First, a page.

This is, despite the quote above, the story of three men. The aforementioned Dr. W. C. Minor, an American medical doctor who suffered from what we would now recognize as post-traumatic stress and paranoid schizophrenia. Dr James Murray, a gifted polymath with humble beginnings that failed to prevent him from achieving honours and great success as a result of his work as editor on the Oxford Dictionary. Finally this is also the story of George Merrett, the victim of a gunshot to the neck. His murderer was committed to Broadmoor asylum and is recognized by history as one of the most important contributors to the Oxford English Dictionary. Unlike Minor, Merrett is largely unremembered and unmourned. This is a book that could not have been written without the sacrifice of his life.

For as a veteran of the American Civil War, Minor was haunted by delusions of pursuit at the hands of Irish deserters from the Union army. He was terrified by the thought of being hunted down by a man he was ordered to brand with a hot iron, as punishment for fleeing the field of battle. The Irish soldiers conscripted to fight the Confederate army initially were willing to fight, with a view to someday returning home to put their newfound skills to use in liberating their own country. Disillusionment soon followed though and Winchester huge numbers of desertions from the Union cause. Minor was also troubled by increasingly disturbed sexual fantasies. No form of treatment for his maladies existed. He was judged completely insane and though not found responsible for the death of George Merrett, locked away for what was judged to be the rest of his natural life in Broadmoor.

Murray’s early life was also touched by tragedy. The loss of his first wife and child before the age of thirty and been forced to eke out a living as a bank clerk despite his prodigious intellectual gifts. Winchester includes an extract from a job application Murray wrote where he claims fluency in over a dozen languages. His fortunes, however, improved with a happy second marriage and the fortunate society he kept with many other learned men, who recommended him for his eventual career as editor of the Dictionary. Despite the efforts of Samuel Johnson, the English were lagging behind the efforts of the French Encyclopédistes and Italian lexicographers. There was no enshrined account of the English language itself, its cultural forms mutable and unaccounted for. What Murray attempted was to collect proven definitions and associations for singular words, drawn from the literature of the time. Volunteers were asked to submit completed lists of words with their origins and usage clearly defined. This proved unwieldy and met with little enthusiasm once the size of the task was glimpsed.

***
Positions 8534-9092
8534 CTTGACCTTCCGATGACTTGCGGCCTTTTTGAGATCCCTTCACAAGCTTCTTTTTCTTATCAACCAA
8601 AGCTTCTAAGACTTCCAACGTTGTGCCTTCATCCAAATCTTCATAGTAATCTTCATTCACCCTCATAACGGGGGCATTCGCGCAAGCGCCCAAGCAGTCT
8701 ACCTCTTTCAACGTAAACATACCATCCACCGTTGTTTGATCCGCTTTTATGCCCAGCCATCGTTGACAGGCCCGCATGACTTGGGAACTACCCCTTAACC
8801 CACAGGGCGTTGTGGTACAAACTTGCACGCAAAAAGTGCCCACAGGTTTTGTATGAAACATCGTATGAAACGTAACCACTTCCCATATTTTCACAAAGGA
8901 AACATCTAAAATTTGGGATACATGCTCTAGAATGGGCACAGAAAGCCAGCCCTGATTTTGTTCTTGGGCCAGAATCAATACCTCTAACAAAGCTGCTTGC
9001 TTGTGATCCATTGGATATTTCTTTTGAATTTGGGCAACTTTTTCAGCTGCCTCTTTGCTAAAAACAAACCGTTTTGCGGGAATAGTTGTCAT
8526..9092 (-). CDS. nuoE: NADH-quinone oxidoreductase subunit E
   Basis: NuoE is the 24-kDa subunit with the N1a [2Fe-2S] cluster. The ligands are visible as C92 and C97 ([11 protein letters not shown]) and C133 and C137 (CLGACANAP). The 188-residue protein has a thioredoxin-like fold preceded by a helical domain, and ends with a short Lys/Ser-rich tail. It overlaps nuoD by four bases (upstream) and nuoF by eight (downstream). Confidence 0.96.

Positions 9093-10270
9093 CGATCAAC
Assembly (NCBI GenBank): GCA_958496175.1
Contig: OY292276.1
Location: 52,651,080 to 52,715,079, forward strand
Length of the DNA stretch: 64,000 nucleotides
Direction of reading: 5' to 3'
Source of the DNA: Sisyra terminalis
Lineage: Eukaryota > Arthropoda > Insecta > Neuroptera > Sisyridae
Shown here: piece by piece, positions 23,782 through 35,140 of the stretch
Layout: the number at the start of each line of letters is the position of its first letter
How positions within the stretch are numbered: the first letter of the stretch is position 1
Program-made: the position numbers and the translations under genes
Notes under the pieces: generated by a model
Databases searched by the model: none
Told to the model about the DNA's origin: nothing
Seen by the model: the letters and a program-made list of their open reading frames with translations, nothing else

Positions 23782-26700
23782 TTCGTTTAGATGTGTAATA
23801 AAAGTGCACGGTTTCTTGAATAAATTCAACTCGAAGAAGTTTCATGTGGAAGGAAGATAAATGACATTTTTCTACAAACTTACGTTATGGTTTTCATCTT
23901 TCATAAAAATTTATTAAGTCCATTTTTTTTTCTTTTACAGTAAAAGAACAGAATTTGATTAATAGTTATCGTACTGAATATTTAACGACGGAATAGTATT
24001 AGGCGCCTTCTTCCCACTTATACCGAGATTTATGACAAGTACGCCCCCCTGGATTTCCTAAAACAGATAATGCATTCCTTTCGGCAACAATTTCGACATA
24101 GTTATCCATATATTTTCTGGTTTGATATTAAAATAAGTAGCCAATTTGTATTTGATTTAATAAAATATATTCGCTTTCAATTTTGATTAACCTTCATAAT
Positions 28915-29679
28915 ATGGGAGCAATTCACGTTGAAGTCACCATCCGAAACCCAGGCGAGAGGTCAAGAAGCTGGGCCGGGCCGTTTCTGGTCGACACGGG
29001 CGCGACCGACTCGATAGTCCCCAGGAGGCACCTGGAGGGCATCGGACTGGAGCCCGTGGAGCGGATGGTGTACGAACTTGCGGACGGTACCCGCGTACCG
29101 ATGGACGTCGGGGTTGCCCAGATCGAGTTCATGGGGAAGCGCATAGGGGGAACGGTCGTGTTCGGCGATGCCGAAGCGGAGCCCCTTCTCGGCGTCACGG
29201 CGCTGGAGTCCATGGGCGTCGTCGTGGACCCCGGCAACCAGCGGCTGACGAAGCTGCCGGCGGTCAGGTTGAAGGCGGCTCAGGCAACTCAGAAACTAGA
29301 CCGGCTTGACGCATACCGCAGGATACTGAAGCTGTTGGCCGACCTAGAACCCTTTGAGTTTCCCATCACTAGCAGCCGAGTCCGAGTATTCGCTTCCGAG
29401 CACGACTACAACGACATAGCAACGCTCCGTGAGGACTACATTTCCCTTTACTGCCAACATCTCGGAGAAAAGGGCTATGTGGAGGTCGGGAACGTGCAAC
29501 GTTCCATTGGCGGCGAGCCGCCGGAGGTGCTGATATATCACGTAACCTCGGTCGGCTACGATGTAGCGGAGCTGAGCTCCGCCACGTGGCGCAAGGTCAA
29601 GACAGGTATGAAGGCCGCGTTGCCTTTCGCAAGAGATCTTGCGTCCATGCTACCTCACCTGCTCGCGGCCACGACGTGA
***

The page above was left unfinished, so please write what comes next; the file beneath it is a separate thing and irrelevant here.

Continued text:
It was with Minor that Murray met great success. The two began to correspond over a number of years, with the American giving little hint as to his circumstances, at first merely submitting his exhaustive work without comment. Winchester argues that this research and study offered Minor relief from his painful delusions. He continued to be troubled, especially at night, by the thought of pursuit by invisible Irishmen, succubae and most disturbingly, children. Yet his work on the dictionary seemed to reflect a particularly erudite and reflective mind. I have always been struck by the phrase a ‘monk’s cell’, as if contemplation was a crime. Minor’s life following the death of Merrett symbolises that contradiction.

I love Winchester’s style of writing, with one phrase in particular just leaping off the page – seamless syrup of insanity. A beautiful, commanding book.